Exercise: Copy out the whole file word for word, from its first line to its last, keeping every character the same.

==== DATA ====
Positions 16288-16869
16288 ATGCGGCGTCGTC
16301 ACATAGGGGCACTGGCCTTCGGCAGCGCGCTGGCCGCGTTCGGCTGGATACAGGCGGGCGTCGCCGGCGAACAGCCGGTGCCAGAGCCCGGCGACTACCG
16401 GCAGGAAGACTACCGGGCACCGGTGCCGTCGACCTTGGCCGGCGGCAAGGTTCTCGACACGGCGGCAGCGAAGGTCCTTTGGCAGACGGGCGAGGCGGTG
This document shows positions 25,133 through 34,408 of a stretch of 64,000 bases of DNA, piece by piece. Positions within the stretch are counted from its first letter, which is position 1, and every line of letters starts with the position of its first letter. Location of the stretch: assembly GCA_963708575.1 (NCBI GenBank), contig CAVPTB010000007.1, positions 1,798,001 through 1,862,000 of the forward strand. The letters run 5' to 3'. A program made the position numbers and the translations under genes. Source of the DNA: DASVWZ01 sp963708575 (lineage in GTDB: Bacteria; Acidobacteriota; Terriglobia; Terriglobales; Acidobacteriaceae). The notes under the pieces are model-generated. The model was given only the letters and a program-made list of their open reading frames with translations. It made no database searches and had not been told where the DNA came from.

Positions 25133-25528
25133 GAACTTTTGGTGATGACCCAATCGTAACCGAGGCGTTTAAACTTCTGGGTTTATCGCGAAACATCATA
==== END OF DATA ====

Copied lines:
Positions 16288-16869
16288 ATGCGGCGTCGTC
16301 ACATAGGGGCACTGGCCTTCGGCAGCGCGCTGGCCGCGTTCGGCTGGATACAGGCGGGCGTCGCCGGCGAACAGCCGGTGCCAGAGCCCGGCGACTACCG
16401 GCAGGAAGACTACCGGGCACCGGTGCCGTCGACCTTGGCCGGCGGCAAGGTTCTCGACACGGCGGCAGCGAAGGTCCTTTGGCAGACGGGCGAGGCGGTG
This document shows positions 25,133 through 34,408 of a stretch of 64,000 bases of DNA, piece by piece. Positions within the stretch are counted from its first letter, which is position 1, and every line of letters starts with the position of its first letter. Location of the stretch: assembly GCA_963708575.1 (NCBI GenBank), contig CAVPTB010000007.1, positions 1,798,001 through 1,862,000 of the forward strand. The letters run 5' to 3'. A program made the position numbers and the translations under genes. Source of the DNA: DASVWZ01 sp963708575 (lineage in GTDB: Bacteria; Acidobacteriota; Terriglobia; Terriglobales; Acidobacteriaceae). The notes under the pieces are model-generated. The model was given only the letters and a program-made list of their open reading frames with translations. It made no database searches and had not been told where the DNA came from.

Positions 25133-25528
25133 GAACTTTTGGTGATGACCCAATCGTAACCGAGGCGTTTAAACTTCTGGGTTTATCGCGAAACATCATA